Place, publisher, year, edition, pages
Elsevier, 2016
Keyword
Climate change, Nutrient loadings, Stockholm, Substance flow analysis, Urban catchments, Urban change
National Category
Environmental Sciences
Identifiers
urn:nbn:se:kth:diva-186244 (URN)10.1016/j.ecolmodel.2016.08.001 (DOI)000383819200007 ()2-s2.0-84982847750 (Scopus ID)
Note

QC 20161018

Available from: 2016-05-07 Created: 2016-05-07 Last updated: 2017-11-30Bibliographically approved
4. Anthropogenic phosphorus flows under different scenarios for the city of Stockholm, Sweden
Open this publication in new window or tab >>Anthropogenic phosphorus flows under different scenarios for the city of Stockholm, Sweden
2016 (English)In: Science of the Total Environment, ISSN 0048-9697, E-ISSN 1879-1026, Vol. 542, 1094-1105 p.Article in journal (Refereed) Published
Abstract [en]

Today, concerns prevail about the unsustainable use of phosphorus and worldwide eutrophication, thus requiring efficient management of phosphorus flows. With increasing population and associated urban growth, urban management of phosphorus flows in the perspectives of recycling, eutrophication and total budget becomes increasingly important. This study mapped phosphorus flows for a reference year (2013) and a future year (2030) using different scenarios for the city of Stockholm, Sweden. The results indicated that the Swedish goal of recycling phosphorus from wastewater would cover the majority of the total phosphorus budget for Stockholm. However, in 2013, only 10% of phosphorus was recycled for agricultural use, around half of which was from sewage sludge and the other half from food waste. Almost 50% of total phosphorus was sent to landfill/mining waste capping with sewage sludge, for economic reasons and lack of market. Among the scenarios of upstream and downstream urban management options studied in combination with population growth, recovery of phosphorus from sewage sludge had the greatest potential to increase the fraction recycled to agriculture. However, only upstream measures, e.g. changed diet, were able to reduce the total phosphorus budget. Urban management of phosphorus flows based on the different perspectives of recycling, eutrophication or total budget was shown to potentially result in different preferred management actions and both upstream and downstream measures need to be considered. Moreover, management needs to pay attention to small but environmentally sensitive flows, particularly when setting city goals on phosphorus recycling by percentage in a large budget.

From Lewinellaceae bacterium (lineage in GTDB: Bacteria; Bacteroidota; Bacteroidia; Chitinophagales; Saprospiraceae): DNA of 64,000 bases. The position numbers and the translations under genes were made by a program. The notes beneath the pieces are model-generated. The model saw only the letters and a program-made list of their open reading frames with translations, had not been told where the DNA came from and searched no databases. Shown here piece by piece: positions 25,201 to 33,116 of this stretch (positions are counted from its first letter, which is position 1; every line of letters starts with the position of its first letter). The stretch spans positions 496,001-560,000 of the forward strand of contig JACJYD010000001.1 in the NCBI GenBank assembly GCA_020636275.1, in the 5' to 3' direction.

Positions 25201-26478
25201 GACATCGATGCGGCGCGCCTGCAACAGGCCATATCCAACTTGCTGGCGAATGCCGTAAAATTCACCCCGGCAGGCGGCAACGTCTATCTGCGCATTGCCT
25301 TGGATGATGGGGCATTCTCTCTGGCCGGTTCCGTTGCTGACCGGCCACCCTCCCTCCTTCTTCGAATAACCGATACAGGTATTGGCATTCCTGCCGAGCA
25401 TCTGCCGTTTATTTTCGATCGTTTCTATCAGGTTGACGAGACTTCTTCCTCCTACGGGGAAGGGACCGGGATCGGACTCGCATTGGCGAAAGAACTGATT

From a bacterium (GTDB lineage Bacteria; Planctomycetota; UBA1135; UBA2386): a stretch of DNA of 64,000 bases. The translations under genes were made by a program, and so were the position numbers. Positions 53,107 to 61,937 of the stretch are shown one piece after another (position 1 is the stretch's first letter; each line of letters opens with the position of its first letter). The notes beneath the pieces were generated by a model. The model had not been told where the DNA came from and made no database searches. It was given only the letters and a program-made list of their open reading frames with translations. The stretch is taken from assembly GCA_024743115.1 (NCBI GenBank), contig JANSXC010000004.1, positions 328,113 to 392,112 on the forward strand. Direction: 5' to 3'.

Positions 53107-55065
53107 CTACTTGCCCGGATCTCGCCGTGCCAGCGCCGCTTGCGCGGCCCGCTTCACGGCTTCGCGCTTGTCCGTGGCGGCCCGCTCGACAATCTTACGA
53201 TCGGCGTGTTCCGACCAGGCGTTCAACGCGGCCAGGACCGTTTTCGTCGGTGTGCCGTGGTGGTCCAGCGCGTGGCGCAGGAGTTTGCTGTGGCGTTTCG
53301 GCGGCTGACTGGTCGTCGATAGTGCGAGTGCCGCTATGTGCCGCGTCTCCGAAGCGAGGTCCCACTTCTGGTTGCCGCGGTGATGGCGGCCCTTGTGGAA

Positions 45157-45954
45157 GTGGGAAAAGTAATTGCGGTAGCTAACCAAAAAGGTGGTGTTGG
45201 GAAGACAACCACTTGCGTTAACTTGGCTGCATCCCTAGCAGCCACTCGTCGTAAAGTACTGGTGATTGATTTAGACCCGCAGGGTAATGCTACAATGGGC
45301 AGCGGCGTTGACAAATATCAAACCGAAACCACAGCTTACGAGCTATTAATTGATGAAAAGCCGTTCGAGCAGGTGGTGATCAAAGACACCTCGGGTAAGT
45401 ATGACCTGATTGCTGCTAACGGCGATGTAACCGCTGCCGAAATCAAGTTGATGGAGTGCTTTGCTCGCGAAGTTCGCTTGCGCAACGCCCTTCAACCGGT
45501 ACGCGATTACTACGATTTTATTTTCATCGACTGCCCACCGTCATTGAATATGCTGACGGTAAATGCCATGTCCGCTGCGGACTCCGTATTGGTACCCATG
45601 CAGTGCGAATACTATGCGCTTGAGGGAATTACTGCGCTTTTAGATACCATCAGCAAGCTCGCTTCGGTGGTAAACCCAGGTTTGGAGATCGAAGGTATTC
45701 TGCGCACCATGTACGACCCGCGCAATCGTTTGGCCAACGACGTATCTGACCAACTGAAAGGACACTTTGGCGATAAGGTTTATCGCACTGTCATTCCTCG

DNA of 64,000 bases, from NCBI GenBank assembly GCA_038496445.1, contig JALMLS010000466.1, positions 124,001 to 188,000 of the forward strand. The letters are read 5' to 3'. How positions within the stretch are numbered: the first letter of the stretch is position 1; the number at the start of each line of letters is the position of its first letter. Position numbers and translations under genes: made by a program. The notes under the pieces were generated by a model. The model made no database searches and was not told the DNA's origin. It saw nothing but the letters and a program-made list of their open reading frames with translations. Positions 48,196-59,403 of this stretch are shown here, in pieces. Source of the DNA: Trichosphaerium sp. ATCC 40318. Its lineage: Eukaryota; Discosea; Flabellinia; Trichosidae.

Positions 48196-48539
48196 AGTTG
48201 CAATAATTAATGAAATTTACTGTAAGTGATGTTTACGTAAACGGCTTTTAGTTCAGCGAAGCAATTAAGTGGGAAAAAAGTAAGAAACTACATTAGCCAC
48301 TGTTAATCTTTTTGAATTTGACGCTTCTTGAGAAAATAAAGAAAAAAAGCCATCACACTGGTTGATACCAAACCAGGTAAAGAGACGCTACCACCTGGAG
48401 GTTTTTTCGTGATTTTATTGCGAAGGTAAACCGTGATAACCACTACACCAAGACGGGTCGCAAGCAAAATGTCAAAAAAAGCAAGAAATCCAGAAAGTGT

Place, publisher, year, edition, pages
Elsevier, 2016
Keyword
Phosphorus flow analysis, Scenarios, Phosphorus recycling, Total budget, Eutrophication
National Category
Environmental Sciences
Identifiers
urn:nbn:se:kth:diva-179256 (URN)10.1016/j.scitotenv.2015.09.024 (DOI)000365602300010 ()2-s2.0-84949320333 (Scopus ID)
Note

QC 20160105

Available from: 2015-12-14 Created: 2015-12-14 Last updated: 2017-12-01Bibliographically approved
5. Evaluating low-carbon city initiatives from the DPSIR framework perspective
Open this publication in new window or tab >>Evaluating low-carbon city initiatives from the DPSIR framework perspective
Show others...
2015 (English)In: Habitat International, ISSN 0197-3975, E-ISSN 1873-5428, Vol. 50, 289-299 p.Article in journal (Refereed) Published